There are beginner writers who might even look to me and what I’ve accomplished so far as inspiration. The message here is that a simple shift in how we think about something can change the whole story. In my case, it changed my inner-narrative from being a failure to a success. Our brain is highly neuroplastic.

That is to say, throughout our life, it changes—a lot. We have more control of the direction it takes than we might think.

Our brains don’t reach full capacity and then go downhill from there

It was widely believed that our brains reach full capacity at adolescence, and then it is all downhill from there. There’s plenty of evidence to the contrary.

Limitless author, Jim Kwik, provides a clear example of this when considering London cabbies. To be a cab driver in London is no easy task — a lot of learning is required to pass the challenging exam. A prospective candidate must spend a minimum of 3–4 years memorizing twenty-five-thousand streets in just one 10-kilometer area of the city. This has proven to have a profound effect on their brain.

Researchers found that having to memorize thousands of streets forced their brains to create new neural pathways. This changed the brain structure; they actually increased the gray matter in their memory centers. This is good news for us.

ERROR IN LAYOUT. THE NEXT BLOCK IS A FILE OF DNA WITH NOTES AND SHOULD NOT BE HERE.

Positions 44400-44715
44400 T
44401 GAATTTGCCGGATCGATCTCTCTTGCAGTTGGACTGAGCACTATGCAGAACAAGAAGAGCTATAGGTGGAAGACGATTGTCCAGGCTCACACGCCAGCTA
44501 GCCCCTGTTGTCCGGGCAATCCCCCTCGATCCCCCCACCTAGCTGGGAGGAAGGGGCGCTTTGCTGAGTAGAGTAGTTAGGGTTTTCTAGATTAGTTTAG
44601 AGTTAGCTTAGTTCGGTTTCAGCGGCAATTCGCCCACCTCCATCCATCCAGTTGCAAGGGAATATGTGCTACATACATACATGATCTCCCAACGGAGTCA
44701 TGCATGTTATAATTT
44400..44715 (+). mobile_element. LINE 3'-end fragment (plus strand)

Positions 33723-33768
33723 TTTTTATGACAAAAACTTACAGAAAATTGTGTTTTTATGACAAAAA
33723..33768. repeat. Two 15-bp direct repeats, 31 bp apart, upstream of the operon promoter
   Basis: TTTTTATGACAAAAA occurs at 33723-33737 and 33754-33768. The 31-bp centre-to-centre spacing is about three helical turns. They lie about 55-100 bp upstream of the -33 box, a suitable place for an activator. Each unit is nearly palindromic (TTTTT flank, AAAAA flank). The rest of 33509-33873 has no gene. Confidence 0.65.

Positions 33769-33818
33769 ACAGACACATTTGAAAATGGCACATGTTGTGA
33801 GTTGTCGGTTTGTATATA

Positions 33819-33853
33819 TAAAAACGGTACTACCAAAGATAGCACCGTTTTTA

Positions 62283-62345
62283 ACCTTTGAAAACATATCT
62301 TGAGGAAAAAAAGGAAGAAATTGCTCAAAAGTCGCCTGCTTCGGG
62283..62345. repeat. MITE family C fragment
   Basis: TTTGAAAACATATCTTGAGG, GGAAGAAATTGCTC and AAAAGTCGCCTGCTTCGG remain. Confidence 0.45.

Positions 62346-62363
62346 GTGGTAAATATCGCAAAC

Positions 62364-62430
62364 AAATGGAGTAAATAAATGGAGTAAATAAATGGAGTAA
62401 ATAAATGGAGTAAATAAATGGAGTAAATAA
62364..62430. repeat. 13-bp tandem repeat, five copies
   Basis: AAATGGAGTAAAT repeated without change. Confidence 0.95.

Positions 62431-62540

We must first purge our mind of LIEs

LIEs is an abbreviation for what the author calls Limited Ideas Entertained. One of these LIEs is that our IQ is fixed for life. Our IQ scores tend to stay more or less stable over time, but this doesn’t limit our capacity to learn. Our intelligence level can grow over time.

This idea of a fixed IQ is not only a LIE, but it can prove limiting and harmful in how we think about our potential to keep learning and growing. Does this mean we all have the potential for genius? Maybe — maybe not, but we can definitely work to move closer in that direction.

To Improve Memory and Concentration Try Visualization Techniques

People often tell me that I have an excellent memory. I don’t think it’s so much good as oddly selective on some of the details I can recall about events long-past. At this moment, I’d have to struggle to remember what clothes I wore yesterday. Yet, I can relay verbatim a silly conversation I had with friends many years ago. Most people will declare having either a “good memory” or a “bad memory.”

Instead, you might want to think of it more as a trained memory or an untrained one. The author maintains that there are techniques you can learn to train your memory. Word association is one of these methods. This approach also works well with numbers, or really anything else you need to remember with visual imagery.